We are social creatures. It would seem ridiculous to hide, but we do. Maybe we don’t build new relationships. Or perhaps we hinder the ones we have by wearing clever disguises, masking who we really are.
Why do we hide? Fear. When we allow ourselves to be seen, we make ourselves vulnerable. When we’re vulnerable, we’re open to acceptance but we’re also open to rejection. And rejection freaking hurts. So sometimes we hide.
We hide in many ways. Sometimes we straight up disappear. We stop returning phone calls, or we move away. (I moved to a country no one had ever heard of). We hide in our addictions – food, drugs, work, gossip, or exercise. We can even hide in our yoga. We hide in plain sight by pretending to be something we’re not. We don masks that protect us from being seen.
Behind these masks, we stuff our darkness. Mine stemmed from childhood sexual abuse. I hid all of my depression, anxiety, insomnia, and self-loathing behind a smile and “perfection.” When it came to relationships of all kinds, I struggled. I only saw two options. I could either fake “everything is fine” or unleash a flood of really heavy stuff. Between the two, hiding was easier and seemingly safer. So I hid.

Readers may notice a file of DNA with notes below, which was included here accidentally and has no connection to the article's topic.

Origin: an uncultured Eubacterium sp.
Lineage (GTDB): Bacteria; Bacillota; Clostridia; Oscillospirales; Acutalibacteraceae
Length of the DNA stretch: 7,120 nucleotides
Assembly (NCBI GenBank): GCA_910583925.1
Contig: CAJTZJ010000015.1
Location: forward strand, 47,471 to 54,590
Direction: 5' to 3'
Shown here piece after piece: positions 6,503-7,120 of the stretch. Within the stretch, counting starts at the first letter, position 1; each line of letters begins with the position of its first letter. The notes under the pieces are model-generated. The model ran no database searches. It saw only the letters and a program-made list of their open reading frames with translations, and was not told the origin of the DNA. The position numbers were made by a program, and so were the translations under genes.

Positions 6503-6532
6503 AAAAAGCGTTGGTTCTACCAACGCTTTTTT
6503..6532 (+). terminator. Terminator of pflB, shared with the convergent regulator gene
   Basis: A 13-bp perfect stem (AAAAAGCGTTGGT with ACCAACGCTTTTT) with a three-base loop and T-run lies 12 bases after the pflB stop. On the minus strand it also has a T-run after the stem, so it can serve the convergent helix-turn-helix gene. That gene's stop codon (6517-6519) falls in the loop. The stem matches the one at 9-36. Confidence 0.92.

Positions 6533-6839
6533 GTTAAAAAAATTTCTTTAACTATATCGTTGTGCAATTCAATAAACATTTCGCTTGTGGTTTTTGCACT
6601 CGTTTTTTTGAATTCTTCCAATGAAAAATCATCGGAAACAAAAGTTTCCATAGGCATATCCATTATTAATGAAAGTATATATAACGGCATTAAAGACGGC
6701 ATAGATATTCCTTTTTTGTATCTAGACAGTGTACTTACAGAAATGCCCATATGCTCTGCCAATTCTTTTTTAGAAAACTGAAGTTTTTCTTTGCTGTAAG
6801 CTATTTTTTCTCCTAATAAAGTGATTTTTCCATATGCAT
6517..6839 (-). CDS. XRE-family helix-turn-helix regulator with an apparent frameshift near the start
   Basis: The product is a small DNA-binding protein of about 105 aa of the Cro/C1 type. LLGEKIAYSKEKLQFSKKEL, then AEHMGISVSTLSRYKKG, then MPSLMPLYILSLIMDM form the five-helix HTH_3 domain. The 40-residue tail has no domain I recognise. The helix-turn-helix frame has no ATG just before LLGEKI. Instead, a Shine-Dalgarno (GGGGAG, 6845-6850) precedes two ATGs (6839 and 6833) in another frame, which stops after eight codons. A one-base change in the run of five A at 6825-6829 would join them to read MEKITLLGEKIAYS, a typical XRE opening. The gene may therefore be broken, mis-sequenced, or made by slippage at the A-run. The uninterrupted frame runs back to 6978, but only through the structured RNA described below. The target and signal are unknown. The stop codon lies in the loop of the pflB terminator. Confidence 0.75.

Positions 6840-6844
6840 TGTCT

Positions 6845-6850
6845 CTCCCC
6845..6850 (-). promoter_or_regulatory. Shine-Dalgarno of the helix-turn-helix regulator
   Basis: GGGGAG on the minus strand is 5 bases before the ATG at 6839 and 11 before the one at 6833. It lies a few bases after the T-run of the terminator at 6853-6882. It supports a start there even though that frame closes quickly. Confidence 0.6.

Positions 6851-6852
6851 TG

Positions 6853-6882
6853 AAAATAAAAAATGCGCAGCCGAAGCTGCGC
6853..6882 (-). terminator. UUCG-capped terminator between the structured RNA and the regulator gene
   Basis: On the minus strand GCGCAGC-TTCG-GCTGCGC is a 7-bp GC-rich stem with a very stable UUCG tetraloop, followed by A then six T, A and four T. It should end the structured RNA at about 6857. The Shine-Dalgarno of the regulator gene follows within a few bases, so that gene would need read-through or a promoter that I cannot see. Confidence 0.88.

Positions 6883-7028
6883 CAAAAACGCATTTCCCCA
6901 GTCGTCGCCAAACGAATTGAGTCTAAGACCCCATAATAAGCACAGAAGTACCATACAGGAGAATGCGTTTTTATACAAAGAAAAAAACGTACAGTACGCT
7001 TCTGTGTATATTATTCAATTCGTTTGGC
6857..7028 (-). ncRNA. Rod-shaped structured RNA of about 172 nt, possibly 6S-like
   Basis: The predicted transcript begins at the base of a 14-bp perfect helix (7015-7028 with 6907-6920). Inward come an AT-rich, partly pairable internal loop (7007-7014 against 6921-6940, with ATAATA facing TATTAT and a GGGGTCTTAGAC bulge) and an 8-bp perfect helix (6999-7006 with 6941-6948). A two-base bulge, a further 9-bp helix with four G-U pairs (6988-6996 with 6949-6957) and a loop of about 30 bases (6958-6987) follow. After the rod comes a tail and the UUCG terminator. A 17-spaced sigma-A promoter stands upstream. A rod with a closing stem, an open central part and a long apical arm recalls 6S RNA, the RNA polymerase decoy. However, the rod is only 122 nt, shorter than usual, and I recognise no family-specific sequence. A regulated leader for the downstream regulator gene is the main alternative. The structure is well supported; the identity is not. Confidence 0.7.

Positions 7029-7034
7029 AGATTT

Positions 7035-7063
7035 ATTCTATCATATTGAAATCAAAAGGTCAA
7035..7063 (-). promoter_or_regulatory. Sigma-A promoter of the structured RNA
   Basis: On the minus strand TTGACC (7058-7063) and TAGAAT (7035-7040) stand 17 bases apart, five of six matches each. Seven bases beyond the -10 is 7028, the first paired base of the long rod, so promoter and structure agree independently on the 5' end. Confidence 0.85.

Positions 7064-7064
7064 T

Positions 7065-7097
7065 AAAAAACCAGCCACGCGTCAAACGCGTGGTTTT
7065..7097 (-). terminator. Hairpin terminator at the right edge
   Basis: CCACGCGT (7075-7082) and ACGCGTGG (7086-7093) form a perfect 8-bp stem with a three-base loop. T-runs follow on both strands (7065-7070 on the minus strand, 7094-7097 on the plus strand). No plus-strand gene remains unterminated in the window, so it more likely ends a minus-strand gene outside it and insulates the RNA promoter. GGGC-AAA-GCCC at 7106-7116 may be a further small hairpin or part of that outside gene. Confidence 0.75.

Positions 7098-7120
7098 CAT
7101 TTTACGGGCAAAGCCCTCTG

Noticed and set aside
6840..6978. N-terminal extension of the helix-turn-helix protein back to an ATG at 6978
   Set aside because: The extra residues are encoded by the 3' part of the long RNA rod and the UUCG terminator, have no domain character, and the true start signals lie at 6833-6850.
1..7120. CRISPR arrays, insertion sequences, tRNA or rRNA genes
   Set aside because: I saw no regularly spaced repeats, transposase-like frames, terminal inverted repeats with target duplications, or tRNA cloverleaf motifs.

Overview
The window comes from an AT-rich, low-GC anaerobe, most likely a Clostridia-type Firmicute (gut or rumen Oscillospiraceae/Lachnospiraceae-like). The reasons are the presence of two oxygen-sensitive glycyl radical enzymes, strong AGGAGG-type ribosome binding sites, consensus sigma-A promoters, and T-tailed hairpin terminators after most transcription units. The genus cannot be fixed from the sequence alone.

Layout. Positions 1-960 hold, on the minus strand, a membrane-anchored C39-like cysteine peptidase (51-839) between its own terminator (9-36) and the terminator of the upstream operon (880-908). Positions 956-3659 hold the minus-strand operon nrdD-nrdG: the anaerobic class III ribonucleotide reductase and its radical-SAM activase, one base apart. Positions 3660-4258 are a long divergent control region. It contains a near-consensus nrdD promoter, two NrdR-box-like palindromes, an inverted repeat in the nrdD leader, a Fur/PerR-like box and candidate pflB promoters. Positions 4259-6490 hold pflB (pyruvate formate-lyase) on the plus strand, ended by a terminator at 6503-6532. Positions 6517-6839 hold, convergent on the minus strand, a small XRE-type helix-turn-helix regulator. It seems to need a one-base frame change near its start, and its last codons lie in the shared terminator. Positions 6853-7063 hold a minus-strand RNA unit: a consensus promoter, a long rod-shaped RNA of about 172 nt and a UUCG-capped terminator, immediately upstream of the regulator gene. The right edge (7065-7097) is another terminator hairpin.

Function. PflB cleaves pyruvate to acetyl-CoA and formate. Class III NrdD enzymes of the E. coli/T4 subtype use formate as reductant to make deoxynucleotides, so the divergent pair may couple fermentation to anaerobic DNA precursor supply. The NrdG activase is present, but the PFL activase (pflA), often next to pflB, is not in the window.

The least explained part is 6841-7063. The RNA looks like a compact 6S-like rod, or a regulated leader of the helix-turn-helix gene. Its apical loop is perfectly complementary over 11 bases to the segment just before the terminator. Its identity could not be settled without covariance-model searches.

There comes a point when the pain of hiding, of stuffing ourselves away, hurts more than the potential pain of rejection. So we finally choose to peek out from under our shells.
The longing – or rather, the need – for connection and realness keeps us going. It kept me in communication with my now husband. It brought me back to my closest friends, even after long intervals of silence. It nudged me to build new relationships.
Coming out of hiding has one first crucial, non-negotiable step: being real.
Person by person, I tested this whole “being real” thing. With each opening, I felt incredibly vulnerable and raw. It hurt, but in a “hurts-so-good” kind of way. Little by little, I found new footing in what felt like a more authentic version of myself.
This courage to be real saves us. There’s a happy medium where we can share how we’re really doing and who we really are. This always includes some combination of good and bad. By trying to hide our darkness we also hide our light. Admitting our darkness doesn’t overshadow our light. It allows us to shine brighter.
When I opened up, I was surprised that most people embraced me. I was even more surprised when many chose to drop their own masks. While it seems so obvious now, I hadn’t realized it. We are all just waiting for the chance to be real.
Coming out of hiding is a courageous act of vulnerability. Being real allows others to not only see you, but also love and accept you for who you really are. That’s as real as it gets.
I was afraid that coming out of hiding would be the end of me. To my sweet surprise, it was my beginning.